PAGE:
The Reverend Lyman Beecher, Harriet’s father, who was considered among his contemporaries the greatest pulpiteer of his day, was called, “the father of more brains than any other man in America.”5 In 1832 he moved his family to Cincinnati, where he became the president of Lane Theological Seminary. The elder Beecher was persuaded to leave the East for the nation’s sixth largest city with financial help from one of abolitionism’s benefactors, New Yorker, Arthur Tappan.6 The school was chartered with many of Presbyterian Evangelist, Charles Grandison Finney’s firebrand converts. Though Beecher disagreed with Finney’s “perfectionist” Calvinism and its concluding argument that abolitionism was its offspring, he would not acknowledge his part in its introduction on account of his “free thinking” brand of Calvinism. It would not be long, however, before this duality of dogma would cause a breach which Lane would never successfully close.7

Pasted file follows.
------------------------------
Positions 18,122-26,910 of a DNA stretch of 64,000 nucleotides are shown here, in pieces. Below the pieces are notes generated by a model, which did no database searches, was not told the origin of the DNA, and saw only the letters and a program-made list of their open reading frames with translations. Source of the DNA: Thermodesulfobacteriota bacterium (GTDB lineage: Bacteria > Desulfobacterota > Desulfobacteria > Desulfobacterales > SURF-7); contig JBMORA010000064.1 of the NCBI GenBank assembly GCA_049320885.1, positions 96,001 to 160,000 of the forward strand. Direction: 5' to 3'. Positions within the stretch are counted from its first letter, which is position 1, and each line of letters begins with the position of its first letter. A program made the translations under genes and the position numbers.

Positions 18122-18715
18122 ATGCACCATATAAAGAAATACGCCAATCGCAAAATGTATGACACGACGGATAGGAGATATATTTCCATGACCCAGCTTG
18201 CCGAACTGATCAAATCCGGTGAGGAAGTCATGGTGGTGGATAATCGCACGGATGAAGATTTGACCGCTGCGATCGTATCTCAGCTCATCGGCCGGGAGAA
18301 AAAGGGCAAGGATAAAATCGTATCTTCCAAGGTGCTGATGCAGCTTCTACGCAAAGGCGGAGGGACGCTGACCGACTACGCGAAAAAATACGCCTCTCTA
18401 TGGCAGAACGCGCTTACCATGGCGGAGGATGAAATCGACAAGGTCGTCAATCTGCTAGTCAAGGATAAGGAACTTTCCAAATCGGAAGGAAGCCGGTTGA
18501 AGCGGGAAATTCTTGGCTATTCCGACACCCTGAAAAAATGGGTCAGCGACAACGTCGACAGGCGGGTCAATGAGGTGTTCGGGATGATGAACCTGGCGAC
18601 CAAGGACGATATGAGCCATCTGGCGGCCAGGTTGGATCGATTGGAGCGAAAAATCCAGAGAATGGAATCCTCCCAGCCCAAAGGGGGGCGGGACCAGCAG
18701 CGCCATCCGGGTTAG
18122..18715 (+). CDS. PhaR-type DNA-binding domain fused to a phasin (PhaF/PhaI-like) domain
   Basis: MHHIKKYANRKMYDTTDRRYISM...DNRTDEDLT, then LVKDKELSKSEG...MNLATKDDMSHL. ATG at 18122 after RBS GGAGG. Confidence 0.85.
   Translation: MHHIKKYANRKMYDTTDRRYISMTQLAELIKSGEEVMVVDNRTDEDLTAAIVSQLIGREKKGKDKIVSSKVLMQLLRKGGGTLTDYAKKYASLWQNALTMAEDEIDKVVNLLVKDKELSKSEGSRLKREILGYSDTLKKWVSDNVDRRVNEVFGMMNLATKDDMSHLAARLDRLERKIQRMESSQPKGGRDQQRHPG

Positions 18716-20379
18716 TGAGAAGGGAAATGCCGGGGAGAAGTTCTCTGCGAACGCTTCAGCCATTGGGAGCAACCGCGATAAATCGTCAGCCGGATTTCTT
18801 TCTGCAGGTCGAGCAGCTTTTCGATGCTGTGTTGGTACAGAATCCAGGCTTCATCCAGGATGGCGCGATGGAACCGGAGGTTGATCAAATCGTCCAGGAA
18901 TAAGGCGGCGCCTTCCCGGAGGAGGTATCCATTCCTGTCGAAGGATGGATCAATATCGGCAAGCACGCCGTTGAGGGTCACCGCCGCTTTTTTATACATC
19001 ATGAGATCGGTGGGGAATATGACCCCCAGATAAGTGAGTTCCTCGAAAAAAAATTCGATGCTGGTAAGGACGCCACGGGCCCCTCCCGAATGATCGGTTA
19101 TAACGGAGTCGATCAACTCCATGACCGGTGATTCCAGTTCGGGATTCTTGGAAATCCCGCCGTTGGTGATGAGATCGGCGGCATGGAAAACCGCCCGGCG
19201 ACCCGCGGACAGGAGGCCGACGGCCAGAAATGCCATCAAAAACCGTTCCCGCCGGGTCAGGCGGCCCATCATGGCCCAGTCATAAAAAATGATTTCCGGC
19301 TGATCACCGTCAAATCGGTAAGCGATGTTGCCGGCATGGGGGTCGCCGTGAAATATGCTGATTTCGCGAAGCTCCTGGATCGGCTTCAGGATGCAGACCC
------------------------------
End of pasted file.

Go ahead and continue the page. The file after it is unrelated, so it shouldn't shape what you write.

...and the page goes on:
Theodore D. Weld, one of Finney’s converts who traveled with him during the Second Great Awakening in the East, was devoutly dedicated to the abolition of American Slavery. Weld saw, in the formation of the Western Reserve’s Lane Seminary, the opportunity to promote his deep conviction about the emancipation of the American slave, as well as other free thinking practices, among which was his encouragement of women to speak in meetings, an exercise until then, only permitted among Quakers.8 It was not long until the theological and intellectual routes collided. February of 1834, saw one of the most egregious occurrences of student “activism” in the young republic’s history. Weld organized an eighteen-day meeting to debate the slavery issue. The protracted meeting was divided into two nine day sections each dealing with one of two questions: “Ought the people of the slaveholding states to abolish slavery immediately?” and “Are the doctrines, tendencies, and measures of the American Colonization Society, and the influence of its principal supporters, such as render it worthy of the patronage of the Christian public?”9